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[Weekender] The rise of ‘indie’ bakery

Artisans turning to age-old starter traditions to craft French-style bread

“Indie,” the word that Joo Eun-suk, who runs a bakery called Mill in Seochon, uses to describe the growing number of small-scale, artisanal bakeries in Seoul, aptly captures the independent spirits of these bakers.

These artisans seem to see dough as a canvas, to be nurtured with natural starters and the right blend of quality flour to achieve a unique blueprint of texture, flavor and aroma that represents their idea of good bread, be it the ephemeral brioche at Mill, the chewy and crisp-edged campagne at Le Pain or the nutty, near-caramel bliss of the pain au levain at Pain de Papa.

According Pain de Papa owner-baker Lee Ho-young, bakeries specializing in French-style breads and natural starters are increasingly prevalent, to the point where he fears the neighborhood bakery market is becoming dangerously homogenous.

Consumer interest in naturally-leavened bread seems to be one of the impetuses behind this phenomenon. 

Pain de Papa sends a nod to tradition with pain de campagne, crafted with natural starter and whole wheat flour contract farmed and milled in South Korea, to create a miche with a delicate lattice of air pockets to help determine the bread’s texture. (Ahn Hoon/The Korea Herald)
Pain de Papa sends a nod to tradition with pain de campagne, crafted with natural starter and whole wheat flour contract farmed and milled in South Korea, to create a miche with a delicate lattice of air pockets to help determine the bread’s texture. (Ahn Hoon/The Korea Herald)

“I think that many customers think that breads that incorporate natural starters are better for one’s health,” Mill owner Joo, 50, explained one potential reason behind the city’s burgeoning starter culture via email.

Now when one walks into a bakery like Le Pain, one can decide if one wants bread that has incorporated natural starters simply by reading the labels, which detail very clearly not only which breads have used natural starters, but what kind of ingredients were used to craft these starters, be it apples or rye.

“We have been refreshing our rye starter for five years now,” said Le Pain owner-baker Im Tae-eon, 39, at his second outlet in Lotte World Mall.

Like Im, Lee has been refreshing his raisin-based starter, the backbone to his campagne and pain au levain, for seven years, ever since he first opened in Seoul’s Garosugil.

Mill, which opened near Seoul’s Gyeongbok Palace last year, also works with natural starters to craft sourdough, campagne, toast bread and whole wheat breads.

Given the prevalence of bakeries using natural starters throughout the city, it is hard to imagine there was a time when natural starters were not so common or sought out by consumers.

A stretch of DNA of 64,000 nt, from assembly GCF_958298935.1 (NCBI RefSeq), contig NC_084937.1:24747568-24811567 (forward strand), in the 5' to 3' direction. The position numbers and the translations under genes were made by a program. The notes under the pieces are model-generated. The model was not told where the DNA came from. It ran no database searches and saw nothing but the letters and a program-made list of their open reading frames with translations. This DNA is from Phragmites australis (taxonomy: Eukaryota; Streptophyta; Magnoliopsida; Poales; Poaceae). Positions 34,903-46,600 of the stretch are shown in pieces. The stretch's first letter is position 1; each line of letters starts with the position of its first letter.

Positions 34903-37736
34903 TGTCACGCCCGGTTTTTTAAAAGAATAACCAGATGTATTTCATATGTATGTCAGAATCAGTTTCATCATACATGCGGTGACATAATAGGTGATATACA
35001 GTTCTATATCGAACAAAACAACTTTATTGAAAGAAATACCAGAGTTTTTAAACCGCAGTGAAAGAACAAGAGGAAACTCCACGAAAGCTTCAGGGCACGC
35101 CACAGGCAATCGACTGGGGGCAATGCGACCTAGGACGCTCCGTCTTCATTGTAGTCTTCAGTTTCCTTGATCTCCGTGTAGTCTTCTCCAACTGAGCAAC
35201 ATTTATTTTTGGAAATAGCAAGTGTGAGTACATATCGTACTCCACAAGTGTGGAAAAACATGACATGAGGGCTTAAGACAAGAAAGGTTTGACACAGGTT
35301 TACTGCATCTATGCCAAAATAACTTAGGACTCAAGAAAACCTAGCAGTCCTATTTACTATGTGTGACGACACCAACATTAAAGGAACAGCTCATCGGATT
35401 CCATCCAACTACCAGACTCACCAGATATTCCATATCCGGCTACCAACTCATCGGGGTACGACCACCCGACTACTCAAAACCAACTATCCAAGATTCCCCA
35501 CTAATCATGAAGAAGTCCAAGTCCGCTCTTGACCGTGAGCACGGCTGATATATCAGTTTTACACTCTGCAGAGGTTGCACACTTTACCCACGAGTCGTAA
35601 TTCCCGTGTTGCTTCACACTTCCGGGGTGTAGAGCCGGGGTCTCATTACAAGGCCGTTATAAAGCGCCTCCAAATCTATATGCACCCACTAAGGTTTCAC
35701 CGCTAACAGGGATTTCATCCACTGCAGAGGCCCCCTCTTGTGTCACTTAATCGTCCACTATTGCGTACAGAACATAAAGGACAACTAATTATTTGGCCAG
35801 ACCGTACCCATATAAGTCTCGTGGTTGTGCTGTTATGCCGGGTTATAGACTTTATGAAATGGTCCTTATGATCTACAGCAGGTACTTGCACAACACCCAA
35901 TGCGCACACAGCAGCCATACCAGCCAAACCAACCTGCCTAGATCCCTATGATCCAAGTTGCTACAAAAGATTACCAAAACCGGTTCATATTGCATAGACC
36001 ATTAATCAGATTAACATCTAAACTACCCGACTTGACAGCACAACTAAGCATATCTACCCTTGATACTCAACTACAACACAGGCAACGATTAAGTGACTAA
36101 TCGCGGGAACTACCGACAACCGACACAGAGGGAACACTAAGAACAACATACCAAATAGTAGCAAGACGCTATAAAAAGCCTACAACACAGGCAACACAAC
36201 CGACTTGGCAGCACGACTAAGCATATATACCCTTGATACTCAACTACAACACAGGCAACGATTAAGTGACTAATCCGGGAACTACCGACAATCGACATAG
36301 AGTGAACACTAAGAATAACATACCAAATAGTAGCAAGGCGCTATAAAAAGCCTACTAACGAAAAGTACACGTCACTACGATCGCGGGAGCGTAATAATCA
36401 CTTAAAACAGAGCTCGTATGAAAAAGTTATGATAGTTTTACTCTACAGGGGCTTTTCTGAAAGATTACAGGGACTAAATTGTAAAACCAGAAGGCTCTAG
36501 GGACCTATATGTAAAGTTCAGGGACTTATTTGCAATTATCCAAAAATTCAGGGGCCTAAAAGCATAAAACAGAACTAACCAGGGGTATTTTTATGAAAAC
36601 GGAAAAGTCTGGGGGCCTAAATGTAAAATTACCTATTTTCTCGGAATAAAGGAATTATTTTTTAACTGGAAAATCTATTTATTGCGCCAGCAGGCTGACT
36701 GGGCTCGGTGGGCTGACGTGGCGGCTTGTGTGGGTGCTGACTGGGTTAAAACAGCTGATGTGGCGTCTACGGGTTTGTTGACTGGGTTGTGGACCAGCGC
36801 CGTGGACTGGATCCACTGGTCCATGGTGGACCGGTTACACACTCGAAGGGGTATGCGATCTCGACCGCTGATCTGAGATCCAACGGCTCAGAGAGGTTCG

According to Pain de Papa’s Lee, such a time existed, a time when bread was considered a snack and not a meal, and bakeries were expected to sell a wide repertoire of goods from basics like red bean buns and toast bread to other eats like pizza and hamburgers.

When Lee first opened Pain de Papa in 2008, he said, bakeries specializing in European bread that used natural starters were few and far between.

Even in 2011, when Le Pain’s Im opened his first bakery, “people tried to stop me from specializing in French-style bread that incorporated natural starters.”

Now “everywhere you go the bread is the same,” Im believes the market for French-style bread using natural starters is saturated.

That means more competition for everyone.

Pain de Papa’s Lee, 49, who saw sales of his non-sweet, grain-centric loaves quadruple from 2008 to 2013, said, “Sales of our healthy breads are still increasing, but because of competition we did not see a huge jump in sales.”

The proliferation of natural starters and French-style bread is, according Lee, due partly to the shift in consumption of bread in South Korea as a snack to a meal and to the desire to eat healthier bread.

“French bread is light and is generally eaten as part of a meal,” Lee explained, adding how it is considered healthier and good for dieting by customers because bread like baguettes or campagne does not incorporate sugar or butter.

“There are people who come in and seek out healthy bread,” he added.

Health, however, seems to be only one component of why places like Pain de Papa are doing well.

Pain de Papa now boasts two outlets, one in Sinsa-dong, near Garosugil, and another in Samseong-dong, while Le Pain has four outlets, including one in Myeong-dong and one near Seokcheon Lake.

Each spot boasts its own unique identity, a sort-of bread manifest that seems to have clinched a loyal following.

Take Lee’s pain au levain, for instance, which he deliberately crafts from domestically grown and milled whole wheat flour that he has contract farmed and leavens with a seven-year-old, raisin-based natural starter.

“I wanted to make something specific to Korea,” Lee explained of why he is deeply involved in ensuring Korean-grown flour goes into his nutty, slightly dense, tart and near-caramelized loaves.

In stark contrast, Im adheres to French T-55 flour in his desire to create what he considers traditional French baguettes and campagne. He focuses on crafting loaves of campagne that are incredibly chewy, fluffy and with a thin, crisp shell.

Then there is Mill’s Joo, who creates slightly eggy, slightly buttery, airy yet moist brioche, the kind that is best eaten on the premises, still warm, without any fixings, one soft, decadent bite at a time. 

By Jean Oh (